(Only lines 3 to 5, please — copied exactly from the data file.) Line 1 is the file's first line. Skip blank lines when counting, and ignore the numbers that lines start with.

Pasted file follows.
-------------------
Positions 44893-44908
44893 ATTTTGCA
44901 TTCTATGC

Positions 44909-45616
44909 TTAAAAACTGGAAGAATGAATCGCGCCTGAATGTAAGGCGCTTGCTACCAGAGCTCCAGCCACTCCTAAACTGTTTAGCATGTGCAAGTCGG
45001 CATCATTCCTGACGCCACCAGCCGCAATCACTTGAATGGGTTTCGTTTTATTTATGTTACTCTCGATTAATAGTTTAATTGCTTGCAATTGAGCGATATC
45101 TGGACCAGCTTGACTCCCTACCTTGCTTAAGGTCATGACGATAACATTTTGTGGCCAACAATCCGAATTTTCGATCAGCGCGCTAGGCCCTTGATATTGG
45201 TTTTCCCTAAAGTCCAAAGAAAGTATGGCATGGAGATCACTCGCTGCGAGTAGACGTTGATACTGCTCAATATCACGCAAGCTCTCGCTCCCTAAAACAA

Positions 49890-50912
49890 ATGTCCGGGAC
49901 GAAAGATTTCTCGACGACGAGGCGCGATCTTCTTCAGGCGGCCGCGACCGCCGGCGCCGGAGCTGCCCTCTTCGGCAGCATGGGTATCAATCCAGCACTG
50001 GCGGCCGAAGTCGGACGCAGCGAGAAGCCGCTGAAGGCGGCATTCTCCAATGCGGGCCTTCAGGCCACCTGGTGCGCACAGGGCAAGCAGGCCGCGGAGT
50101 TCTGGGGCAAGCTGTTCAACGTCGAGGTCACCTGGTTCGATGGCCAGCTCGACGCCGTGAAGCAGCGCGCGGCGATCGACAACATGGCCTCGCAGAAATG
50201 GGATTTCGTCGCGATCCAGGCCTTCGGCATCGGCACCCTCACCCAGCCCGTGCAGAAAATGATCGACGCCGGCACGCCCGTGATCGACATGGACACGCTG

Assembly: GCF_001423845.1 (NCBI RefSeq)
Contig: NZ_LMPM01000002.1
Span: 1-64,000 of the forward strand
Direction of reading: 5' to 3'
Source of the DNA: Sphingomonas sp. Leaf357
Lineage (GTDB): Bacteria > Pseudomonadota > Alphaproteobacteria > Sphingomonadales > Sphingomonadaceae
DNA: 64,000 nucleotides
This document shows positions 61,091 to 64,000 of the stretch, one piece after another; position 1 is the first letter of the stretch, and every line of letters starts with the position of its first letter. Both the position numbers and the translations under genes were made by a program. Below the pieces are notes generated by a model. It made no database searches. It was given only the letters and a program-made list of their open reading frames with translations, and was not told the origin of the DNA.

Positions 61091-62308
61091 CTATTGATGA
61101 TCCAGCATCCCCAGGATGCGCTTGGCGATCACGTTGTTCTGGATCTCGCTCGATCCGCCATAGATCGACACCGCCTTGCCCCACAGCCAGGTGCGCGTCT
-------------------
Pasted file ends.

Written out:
44901 TTCTATGC

Positions 44909-45616
44909 TTAAAAACTGGAAGAATGAATCGCGCCTGAATGTAAGGCGCTTGCTACCAGAGCTCCAGCCACTCCTAAACTGTTTAGCATGTGCAAGTCGG